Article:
Alan: 02:17 Which gets me a little bit to your notion about passion. I get the impression that passion is really important to you both as a writer and as a person. Am I right about that?
Isabel Allende: 02:31 Well, I don’t have a choice do I? That’s the way it is.
Alan: 02:37 What makes you so passionate? Is it your culture? Is it your own personality? Is it something you strive for? What’s your relationship to passion?
Isabel Allende: 02:49 I think first I’m very healthy. Then I am usually very curious and enthusiastic about certain things. I’m not passionate about everything. I’m passionate about a few things that I really care for. And I really care for to the point that I would give my life for that. But those are very few things. And then I’m passionate because I’m very romantic. So if I fall in love with a guy who doesn’t deserve it to begin with, I invent the perfect lover and I am passionate for a while, around 20 years and then I fall out of love. And it takes me like eight years to-
Alan: 03:36 Wait, wait, for 20 years you can be in love with this imaginary person who’s being played by this inadequate lover.
Isabel Allende: 03:43 I’ve done it twice. And then it has taken me eight more years to get rid of the person.
Alan: 03:43 Oh my gosh.
Isabel Allende: 03:51 Oh, my god.
Alan: 03:53 This calls to mind for me, a question that I had about passion. That does passion put you in danger of losing your senses of not being rational?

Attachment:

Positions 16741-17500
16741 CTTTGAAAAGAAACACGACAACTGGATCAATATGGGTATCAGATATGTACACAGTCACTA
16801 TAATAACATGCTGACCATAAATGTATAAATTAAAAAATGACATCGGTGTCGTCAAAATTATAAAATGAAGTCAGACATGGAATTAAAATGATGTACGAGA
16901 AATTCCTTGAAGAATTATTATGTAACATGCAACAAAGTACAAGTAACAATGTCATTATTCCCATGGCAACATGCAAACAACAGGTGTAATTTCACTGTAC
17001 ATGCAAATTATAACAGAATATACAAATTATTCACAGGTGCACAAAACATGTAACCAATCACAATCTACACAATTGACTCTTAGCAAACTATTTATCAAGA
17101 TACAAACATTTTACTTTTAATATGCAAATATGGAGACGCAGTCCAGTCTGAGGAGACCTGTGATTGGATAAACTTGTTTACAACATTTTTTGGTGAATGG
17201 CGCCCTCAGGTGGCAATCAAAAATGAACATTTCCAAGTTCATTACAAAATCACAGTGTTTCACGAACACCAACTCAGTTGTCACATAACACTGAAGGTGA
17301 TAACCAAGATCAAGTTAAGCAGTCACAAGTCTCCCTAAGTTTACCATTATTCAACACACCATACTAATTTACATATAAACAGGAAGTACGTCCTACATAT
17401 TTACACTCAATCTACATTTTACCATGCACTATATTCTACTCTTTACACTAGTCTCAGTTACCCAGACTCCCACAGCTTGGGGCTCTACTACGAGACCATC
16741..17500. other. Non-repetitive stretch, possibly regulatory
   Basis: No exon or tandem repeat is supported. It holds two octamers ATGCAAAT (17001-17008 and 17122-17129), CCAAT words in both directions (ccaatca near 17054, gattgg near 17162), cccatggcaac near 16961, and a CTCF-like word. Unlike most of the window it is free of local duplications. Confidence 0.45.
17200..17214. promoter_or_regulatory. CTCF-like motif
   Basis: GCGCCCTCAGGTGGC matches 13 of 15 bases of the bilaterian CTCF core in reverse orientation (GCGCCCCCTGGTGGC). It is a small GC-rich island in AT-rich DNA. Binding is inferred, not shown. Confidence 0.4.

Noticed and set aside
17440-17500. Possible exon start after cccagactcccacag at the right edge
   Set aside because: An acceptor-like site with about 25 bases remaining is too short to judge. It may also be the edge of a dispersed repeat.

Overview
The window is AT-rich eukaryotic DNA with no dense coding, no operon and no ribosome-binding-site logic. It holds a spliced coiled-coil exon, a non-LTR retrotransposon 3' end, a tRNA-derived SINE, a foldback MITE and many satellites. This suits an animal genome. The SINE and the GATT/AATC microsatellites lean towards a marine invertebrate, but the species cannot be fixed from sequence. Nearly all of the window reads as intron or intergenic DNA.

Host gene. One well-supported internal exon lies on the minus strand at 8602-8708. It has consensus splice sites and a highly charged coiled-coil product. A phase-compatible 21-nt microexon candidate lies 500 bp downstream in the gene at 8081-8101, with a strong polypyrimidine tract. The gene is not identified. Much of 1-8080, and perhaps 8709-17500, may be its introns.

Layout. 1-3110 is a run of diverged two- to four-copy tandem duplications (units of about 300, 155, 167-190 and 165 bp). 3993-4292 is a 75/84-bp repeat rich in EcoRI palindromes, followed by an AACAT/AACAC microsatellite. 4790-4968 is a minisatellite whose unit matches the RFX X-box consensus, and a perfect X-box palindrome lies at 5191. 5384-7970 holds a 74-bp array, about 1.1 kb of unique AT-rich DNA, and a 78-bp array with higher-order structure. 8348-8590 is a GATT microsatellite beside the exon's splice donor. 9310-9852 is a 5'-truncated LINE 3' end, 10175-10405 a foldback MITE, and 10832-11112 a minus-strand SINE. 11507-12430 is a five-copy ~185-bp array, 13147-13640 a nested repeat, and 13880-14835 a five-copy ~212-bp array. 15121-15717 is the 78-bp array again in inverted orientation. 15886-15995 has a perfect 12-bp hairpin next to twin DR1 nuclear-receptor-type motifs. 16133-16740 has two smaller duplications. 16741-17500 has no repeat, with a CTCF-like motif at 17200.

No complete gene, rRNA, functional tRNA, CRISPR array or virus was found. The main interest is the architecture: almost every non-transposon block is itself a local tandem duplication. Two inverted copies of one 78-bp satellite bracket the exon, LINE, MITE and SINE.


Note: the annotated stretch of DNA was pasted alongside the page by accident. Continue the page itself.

Isabel Allende: 04:07 Yes, of course. But isn’t that the way we want to live?
Alan: 04:11 Oh, is it?
Isabel Allende: 04:11 Or we want to live a rational life. A bland, rational flat life, is that what you want?
Alan: 04:18 No, I want a healthy mix.
Isabel Allende: 04:20 Uh huh.
Alan: 04:24 What can we find out from that, aha?
Isabel Allende: 04:28 That given a choice you would choose a passionate life. I am right now recently married, I married two months ago, at my age, go figure. And my husband is a man who has had a safe life. His life has been even. He never had to look for a job. He married his sweetheart from high school. And he had a wonderful marriage for 42 years. Unfortunately, she died. But he had wonderful children, wonderful grandchildren, no problem until he met me. And then when you ask him, how is it to live with a person like me, he says it’s like being a kid and wake up every morning knowing that you’re going to the circus. Because my life-
Alan: 05:16 Knowing what?
Isabel Allende: 05:18 That you are going to the circus. Because he says that it’s a permanent show. A circus going on. And he says that this ongoing melodrama things that happen in my life. He had never experienced that before.
Alan: 05:40 So he’s comfortable with the drama. How do you-
Isabel Allende: 05:44 No, I don’t think he’s comfortable, I think he’s very uncomfortable but he chose to do it so.